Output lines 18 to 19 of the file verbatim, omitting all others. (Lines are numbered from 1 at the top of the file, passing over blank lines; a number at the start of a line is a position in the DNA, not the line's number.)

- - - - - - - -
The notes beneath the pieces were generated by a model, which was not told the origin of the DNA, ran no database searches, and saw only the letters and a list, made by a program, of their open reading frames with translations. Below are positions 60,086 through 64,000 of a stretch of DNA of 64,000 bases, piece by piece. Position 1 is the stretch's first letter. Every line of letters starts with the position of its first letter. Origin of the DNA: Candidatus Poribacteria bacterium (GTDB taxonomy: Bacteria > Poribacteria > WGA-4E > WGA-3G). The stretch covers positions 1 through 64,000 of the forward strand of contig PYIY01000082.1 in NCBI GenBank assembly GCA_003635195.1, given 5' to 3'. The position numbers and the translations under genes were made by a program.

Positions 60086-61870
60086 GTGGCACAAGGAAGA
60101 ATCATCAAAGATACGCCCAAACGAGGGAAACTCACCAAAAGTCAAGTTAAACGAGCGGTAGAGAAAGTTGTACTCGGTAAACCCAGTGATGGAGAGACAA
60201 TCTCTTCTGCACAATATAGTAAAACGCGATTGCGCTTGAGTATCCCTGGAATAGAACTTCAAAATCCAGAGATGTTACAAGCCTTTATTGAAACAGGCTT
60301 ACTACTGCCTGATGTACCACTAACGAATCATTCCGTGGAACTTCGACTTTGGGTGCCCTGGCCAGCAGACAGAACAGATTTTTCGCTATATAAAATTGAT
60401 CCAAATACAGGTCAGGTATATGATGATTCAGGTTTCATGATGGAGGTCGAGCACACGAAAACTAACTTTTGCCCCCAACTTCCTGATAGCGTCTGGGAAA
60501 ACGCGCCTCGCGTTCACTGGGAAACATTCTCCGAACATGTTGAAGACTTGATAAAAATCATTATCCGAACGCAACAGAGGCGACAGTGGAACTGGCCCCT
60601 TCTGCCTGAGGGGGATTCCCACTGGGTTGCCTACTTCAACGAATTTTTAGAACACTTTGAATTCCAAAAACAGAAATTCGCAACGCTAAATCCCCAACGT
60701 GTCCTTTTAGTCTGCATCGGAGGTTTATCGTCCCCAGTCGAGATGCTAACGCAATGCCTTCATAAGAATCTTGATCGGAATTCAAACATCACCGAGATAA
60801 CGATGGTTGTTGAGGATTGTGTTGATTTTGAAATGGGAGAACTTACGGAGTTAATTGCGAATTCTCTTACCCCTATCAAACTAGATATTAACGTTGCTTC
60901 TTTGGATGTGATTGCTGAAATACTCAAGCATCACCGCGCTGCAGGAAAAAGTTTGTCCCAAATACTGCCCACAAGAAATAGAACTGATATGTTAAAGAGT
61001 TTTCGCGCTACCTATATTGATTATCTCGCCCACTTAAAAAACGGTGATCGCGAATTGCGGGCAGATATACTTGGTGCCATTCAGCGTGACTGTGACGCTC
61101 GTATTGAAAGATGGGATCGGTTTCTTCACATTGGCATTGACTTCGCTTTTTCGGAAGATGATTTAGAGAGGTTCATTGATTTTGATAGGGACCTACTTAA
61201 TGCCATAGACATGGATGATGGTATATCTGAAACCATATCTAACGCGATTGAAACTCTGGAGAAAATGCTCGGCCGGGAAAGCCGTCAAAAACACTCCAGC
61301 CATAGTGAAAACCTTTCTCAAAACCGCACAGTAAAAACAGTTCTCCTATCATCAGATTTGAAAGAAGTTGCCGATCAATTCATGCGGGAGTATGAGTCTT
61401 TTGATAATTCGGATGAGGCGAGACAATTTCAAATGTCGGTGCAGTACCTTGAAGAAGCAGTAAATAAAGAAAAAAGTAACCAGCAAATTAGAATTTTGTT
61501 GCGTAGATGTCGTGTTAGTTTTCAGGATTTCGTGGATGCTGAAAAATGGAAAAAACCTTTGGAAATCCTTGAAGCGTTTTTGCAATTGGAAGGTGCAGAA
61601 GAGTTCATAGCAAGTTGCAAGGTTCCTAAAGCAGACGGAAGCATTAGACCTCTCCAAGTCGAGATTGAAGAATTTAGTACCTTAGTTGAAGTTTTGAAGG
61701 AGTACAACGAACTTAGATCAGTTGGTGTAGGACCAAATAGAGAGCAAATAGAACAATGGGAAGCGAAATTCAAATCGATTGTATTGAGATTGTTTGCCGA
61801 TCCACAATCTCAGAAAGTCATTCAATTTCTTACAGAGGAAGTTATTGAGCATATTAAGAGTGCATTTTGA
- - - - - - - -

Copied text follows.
61501 GCGTAGATGTCGTGTTAGTTTTCAGGATTTCGTGGATGCTGAAAAATGGAAAAAACCTTTGGAAATCCTTGAAGCGTTTTTGCAATTGGAAGGTGCAGAA
61601 GAGTTCATAGCAAGTTGCAAGGTTCCTAAAGCAGACGGAAGCATTAGACCTCTCCAAGTCGAGATTGAAGAATTTAGTACCTTAGTTGAAGTTTTGAAGG